“ The northeast district last year appropriated $1,500 of their annuity for the establishment and support of blacksmith's shops. The present year they have appropriated their whole annuity to similar objects.

“ As an evidence of industry and public spirit, I would mention, that in one neighborhood the natives have built a shop, chopped wood for a large coal-pit, and carried it on their -backs to the place of sitting ; have built a house for their blacksmith, and cleared for him a field of 12 acres, all with their own hands ; they have purchased with their annuity a set of tools and iron and steel to the amount of two hundred dollars, and have engaged to pay their smith $300 more annually, for three years. Similar provision is making for smith's shops in other places.

The following is from a letter of Mr. Byington, in August 1829. “ A great change has taken place within a few years, in the moral condition of the natives. They are quite temperate compared with their previous habits, or with those of white men. Probably there are nut 20,000 white men to be found residing together in any part of the United States, who have not used twice the quantity of ardent spirits which the Choctaws have used during the year past. Several very good laws have been passed in Council to regulate property and the conduct of individuals. The people attach more importance to a good government, to schools, to the Gospel, to industry and its fruits, than they have done. In this part of the nation we do indeed feel that we live in the enjoyments of Christianity and civilization. Often have the men whom we employ, after making a visit into the white settlements, come home to us, bearing abundant testimony in favor of a residence here, compared with one in the settle.'


It would be easy to multiply extracts containing the most minute and interesting information in regard to the moral improvement in this tribe, the prosperous state of their schools, their abandonment of the wicked practices and rites of Indian superstition, and their increasing acquaintance with the arts of civilized life ; but our limits will not permit us to be more particular.


The mission among these Indians was commenced in 1821 by the Missionary Society of the synod of South Carolina and Georgia; and was transferred to the American Board in 1827. There are now four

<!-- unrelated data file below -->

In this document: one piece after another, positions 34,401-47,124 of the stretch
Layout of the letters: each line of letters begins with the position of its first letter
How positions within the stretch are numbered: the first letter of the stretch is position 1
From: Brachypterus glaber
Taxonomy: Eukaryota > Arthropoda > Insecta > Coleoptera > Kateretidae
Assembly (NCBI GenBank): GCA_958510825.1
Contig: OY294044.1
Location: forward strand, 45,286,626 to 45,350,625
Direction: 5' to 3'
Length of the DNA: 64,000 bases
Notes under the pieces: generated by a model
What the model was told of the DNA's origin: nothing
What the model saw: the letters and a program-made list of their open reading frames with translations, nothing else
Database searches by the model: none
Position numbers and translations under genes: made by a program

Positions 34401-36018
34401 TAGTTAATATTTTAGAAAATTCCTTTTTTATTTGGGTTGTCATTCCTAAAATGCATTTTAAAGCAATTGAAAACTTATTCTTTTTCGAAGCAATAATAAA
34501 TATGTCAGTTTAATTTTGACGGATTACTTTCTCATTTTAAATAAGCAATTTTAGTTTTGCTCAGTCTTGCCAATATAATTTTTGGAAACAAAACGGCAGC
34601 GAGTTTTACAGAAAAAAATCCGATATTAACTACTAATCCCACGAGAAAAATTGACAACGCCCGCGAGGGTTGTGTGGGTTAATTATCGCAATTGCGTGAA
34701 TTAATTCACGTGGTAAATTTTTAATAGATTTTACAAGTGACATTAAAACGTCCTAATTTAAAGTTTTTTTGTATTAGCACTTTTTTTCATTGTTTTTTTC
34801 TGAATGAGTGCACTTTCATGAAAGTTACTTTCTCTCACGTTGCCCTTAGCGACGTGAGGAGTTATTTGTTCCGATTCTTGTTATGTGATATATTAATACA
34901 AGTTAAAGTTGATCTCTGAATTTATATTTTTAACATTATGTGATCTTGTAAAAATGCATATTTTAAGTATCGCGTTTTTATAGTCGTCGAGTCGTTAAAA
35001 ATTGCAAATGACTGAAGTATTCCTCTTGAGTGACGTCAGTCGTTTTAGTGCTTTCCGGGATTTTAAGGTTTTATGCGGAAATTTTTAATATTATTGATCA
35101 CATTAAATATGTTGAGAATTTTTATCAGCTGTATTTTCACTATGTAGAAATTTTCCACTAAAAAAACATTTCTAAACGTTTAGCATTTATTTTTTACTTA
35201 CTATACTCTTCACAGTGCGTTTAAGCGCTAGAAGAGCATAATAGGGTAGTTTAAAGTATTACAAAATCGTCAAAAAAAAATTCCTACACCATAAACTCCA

missionary stations. The schools contain about one hundred members. During the two past years there has been a prevailing attention to religious instruction. In October 1828, one of the missionaries writes,

“ The nation has recently formed some wholesome laws, and to our astonishment they are all strictly enforced. Whiskey is banished from the country. A thief is punished with thirty-nine lashes, without regard to color, age or sex, and is compelled to return the stolen property or an equivalent. One hundred men (twenty-five out of each districi) are to carry the laws into execution, and are paid by the nation.

“ These things are encouraging, and I see nothing in the way, if these people are unmolested, of their becoming civilized, enlightened, and happy.

“ The work of reformation is alreuly commenced ; and if they could but enjoy tranquillity of mind, I have no doubt but that it would rapidly advance."

From the reports of missionaries in July 1828, it appears that a remarkable change had taken place among the Chickasaws with respect to temperance. "I am informed,” says Mr. Holmes, " that it is very common for the full Indians to purchase coffee, sugar, and flour, in the stores on the borders of the nation, but no whiskey. This last article appears by common consent to have been banished froin the nation. We have not seen an intoxicated native during the past year.There was also at this period an uncommonly general attention to religion. Of late the agitation produced by the fears of a removal seems to have drawn their minds from this subject, and disheartened the chiefs in their exertions to enforce the salutary laws which had been enacted. In the latest view of the operation of the Board it is remarked as follows.

“The condition of the Chickasaws is obviously improving. The chiefs are moro decided in favor of the schools and the preaching of the Gospel. Laws enacted against the introduction of whiskey were very strictly enforced, and a great reformation occasioned for a while ; but of late, some change of rulers, with anxiety respecting removal, have made the laws to be less regarded.”

Our readers will be interested in the perusal of the following extracts from the answers of the Chickasaws at three Jifferent intervals in 1826, to the propositions made by the treaty commissioners on the part of the United States. We quote from the official account of their proceedings, published by Congress.